Their Perigee wine is a blend of varieties grown on their Seven Hills Vineyard. The blend includes Cabernet Sauvignon, Merlot, Cabernet Franc, Petit Verdot, and Malbec. All varieties are often used in Bordeaux-style blends.
So why blend a wine? Why not just have a Cabernet Sauvignon or a Merlot?
While single-variety wines can be delicious, the reason wines are blended is to add complexity. We tasted each of the components, and each was delicious in its own way.
The Cabernet Sauvignon has notes of fresh berries, baking spice, mocha, cedar, graphite, and olive. The tannins were soft and gentle.
The Merlot was bigger in structure with harsher tannins. There was black cherry, cedar, a bit of chocolate, and spice.
The Cabernet Franc has pretty notes of rose petal, raspberry, strawberry, and pink peppercorns with notes of earth, coffee, and crushed gravel. It has big tannins but is elegant and bright.
The Malbec is juicy with boysenberry juice, strawberries, dried violets, and cigar box. There is also a bit of minerality, as well as notes of mocha, cocoa, and vanilla.
The Petit Verdot…you don’t often find a single variety Petit Verdot and this wine was surprisingly bright, think blackberry pie, cassis, spice, sage, and thyme. This wine also brings great acidity.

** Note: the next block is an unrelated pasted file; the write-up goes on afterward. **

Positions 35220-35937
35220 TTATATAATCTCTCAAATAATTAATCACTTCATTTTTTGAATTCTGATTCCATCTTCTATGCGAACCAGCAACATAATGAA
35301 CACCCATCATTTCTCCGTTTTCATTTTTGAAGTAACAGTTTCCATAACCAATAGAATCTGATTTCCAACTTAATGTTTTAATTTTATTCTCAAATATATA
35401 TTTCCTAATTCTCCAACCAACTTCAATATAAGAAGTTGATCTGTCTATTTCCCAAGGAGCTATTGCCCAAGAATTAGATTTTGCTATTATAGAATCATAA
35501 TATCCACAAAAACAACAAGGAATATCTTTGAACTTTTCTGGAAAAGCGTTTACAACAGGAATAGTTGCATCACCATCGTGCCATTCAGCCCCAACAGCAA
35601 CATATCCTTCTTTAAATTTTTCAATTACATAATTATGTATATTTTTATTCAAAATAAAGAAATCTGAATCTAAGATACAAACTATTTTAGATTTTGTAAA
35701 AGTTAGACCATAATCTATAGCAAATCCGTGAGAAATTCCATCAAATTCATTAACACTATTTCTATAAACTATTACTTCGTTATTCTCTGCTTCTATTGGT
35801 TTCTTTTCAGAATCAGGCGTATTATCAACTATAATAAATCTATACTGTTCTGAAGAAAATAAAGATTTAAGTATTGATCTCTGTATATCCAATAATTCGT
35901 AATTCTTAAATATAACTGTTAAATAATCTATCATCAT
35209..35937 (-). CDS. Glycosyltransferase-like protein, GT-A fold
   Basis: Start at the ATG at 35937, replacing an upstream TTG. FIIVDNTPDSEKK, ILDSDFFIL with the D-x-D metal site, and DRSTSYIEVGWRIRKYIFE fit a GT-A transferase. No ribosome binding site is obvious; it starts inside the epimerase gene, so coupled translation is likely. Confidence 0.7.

At the end we tasted the Perigee, the blended wine. After all the oohs and ahhs on the components, we were blown away. The sum was so much better than the parts.
Remember all those different aromas and flavors we spoke of in each of the varieties? Now imagine them layered into a single wine. Each time you return to the glass you get something new.
When they are blending this wine, they are looking to balance the acid and the body. Also, the different varieties will hit your palate differently. Marty said the Malbec brings the mid-palate to the blend. While you might have enjoyed the blend without the Malbec, the weight that it brings to the mid-palate fills out the wine and rounds it out in your mouth. The Cabernet Franc adds those beautiful floral notes, the Petit Verdot adds acidity… you see where we are going here.
Michael and I went back to taste the Perigee and components again.
When we tasted the Perigee, the aromas felt as if they overwhelmingly came from the Cabernet Franc and the Malbec, the nose was full of the juicy fruit of the Malbec, and the elegant nose I find to be floral, and Michael finds to be like a sweet gherkin pickle.
So, we did a blend with just those two. It smelled wonderful and tasted delicious, but it was lacking structure and tannins. Michael added a bit of Petit Verdot, which increased the body of the blend, making it fuller and weightier in my mouth, but a bit flat. These components were lacking the structure and tannins that the Merlot and Cabernet Sauvignon brought to the blend. I also found that the Cabernet Sauvignon and Merlot increased the acidity of the blend. Without those two the wine, while rich, was a bit flabby.